compared with the STARS results for one case based on average reservoir parameters, the proposed model proved to be sufficiently accurate in calculating the SESF production performance;

SESF can achieve a considerably higher oil production rate at the early recovery stage than steam flooding. Further, the production time is shortened owing to the improvement of the viscosity profile beyond the edge of the steam, which is caused by the solvent dissolution into the heavy oil;

the operating thickness and solubility of a single solvent are proportional to the oil production increment of SESF; however, they cannot be increased simultaneously. Thus, an optimal solvent must be carefully selected for the best performance of SESF when injecting a single solvent with steam. The proposed model also provided a simple method to simulate multisolvent injection using different values of operating thickness and solubility;

a higher injection rate can result in a lower thermal efficiency increment when well spacing is constant. However, it may be suitable for longer well spacing owing to the improvement of the viscosity profile beyond the steam edge, which is caused by longer contact time between the solvent and crude oil.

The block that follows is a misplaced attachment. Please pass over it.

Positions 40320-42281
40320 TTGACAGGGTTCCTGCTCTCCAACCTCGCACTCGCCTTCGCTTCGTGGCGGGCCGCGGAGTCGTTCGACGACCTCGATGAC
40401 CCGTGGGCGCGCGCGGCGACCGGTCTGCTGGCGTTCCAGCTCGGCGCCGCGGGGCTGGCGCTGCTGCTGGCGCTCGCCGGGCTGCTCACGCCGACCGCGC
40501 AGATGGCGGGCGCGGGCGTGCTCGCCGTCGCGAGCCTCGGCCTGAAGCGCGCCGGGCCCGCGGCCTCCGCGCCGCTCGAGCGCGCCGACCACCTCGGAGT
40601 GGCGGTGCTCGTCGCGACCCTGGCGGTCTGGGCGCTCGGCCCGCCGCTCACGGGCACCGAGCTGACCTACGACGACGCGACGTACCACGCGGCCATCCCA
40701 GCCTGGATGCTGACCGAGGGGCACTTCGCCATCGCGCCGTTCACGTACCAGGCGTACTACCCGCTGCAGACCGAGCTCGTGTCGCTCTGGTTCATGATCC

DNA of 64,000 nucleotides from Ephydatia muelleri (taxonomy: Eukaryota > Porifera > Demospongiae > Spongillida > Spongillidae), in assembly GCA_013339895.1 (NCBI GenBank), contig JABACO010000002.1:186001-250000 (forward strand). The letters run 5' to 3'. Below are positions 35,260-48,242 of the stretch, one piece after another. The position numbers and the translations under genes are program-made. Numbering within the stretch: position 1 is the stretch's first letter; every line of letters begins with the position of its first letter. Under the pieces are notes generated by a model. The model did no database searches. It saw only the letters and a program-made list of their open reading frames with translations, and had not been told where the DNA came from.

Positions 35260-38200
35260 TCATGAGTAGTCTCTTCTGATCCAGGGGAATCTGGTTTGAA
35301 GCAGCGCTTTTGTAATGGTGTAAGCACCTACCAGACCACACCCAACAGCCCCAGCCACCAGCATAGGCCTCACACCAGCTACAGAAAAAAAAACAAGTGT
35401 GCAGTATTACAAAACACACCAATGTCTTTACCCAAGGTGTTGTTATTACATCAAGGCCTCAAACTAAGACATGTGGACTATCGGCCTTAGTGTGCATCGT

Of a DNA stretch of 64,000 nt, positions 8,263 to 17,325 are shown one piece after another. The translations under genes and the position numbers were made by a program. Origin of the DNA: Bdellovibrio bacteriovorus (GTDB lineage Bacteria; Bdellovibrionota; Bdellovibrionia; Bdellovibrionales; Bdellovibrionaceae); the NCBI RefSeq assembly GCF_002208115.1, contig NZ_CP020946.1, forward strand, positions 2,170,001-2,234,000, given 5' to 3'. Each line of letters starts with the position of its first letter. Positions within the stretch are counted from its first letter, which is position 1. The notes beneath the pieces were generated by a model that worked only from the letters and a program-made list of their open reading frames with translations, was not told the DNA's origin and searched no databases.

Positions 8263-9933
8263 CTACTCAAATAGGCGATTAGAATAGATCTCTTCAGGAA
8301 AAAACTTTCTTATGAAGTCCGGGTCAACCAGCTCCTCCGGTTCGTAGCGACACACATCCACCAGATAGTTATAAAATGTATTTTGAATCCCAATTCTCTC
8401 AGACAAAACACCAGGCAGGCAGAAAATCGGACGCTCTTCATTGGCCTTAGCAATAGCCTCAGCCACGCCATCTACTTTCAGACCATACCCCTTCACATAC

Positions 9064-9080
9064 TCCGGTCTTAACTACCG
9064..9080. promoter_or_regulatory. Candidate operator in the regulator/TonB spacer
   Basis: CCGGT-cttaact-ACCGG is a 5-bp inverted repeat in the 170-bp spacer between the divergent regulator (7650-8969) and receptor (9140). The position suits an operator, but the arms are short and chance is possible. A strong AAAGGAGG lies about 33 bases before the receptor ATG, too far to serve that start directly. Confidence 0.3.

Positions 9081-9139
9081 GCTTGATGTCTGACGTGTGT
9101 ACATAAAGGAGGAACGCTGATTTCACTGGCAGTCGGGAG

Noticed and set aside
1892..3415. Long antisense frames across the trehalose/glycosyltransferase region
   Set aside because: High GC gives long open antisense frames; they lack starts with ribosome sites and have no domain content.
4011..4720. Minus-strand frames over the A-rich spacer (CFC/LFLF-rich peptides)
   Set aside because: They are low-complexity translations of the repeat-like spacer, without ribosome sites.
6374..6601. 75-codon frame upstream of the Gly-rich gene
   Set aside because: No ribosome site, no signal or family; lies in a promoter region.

Acknowledgments
The authors wish to thank the Research Institute of Petroleum Exploration & Development, Liaohe Oilfield Company, PetroChina (2013JS9399). This work was also supported in part by a grant from the National Science and Technology Major Projects of China (2016ZX05012005004) for financial support. Discussions with colleagues of an oil reservoir numerical simulation group provided great insight for our paper.
References
 Besson C. (2005) Resources to Reserves: Oil & Gas Technologies for the Energy Markets of the Future, OECD Publishing, Paris. (In the text)
 Adams D. (1982) Experiences with waterflooding Lloydminster heavyoil reservoirs, J. Petro. Technol. 34, 8, 1643–1650. [CrossRef] (In the text)
 Stalder J.L. (2007) Unlocking bitumen in thin and/or lower pressure pay using cross SAGD (XSAGD). Proceedings of the Canadian International Petroleum Conference, F. Petroleum Society of Canada. (In the text)
 Fu C. (2007) The research and implementation of Qi40 steamflood techniques, Petrol. Geol. Eng. 21, 2, 39–42. (In the text)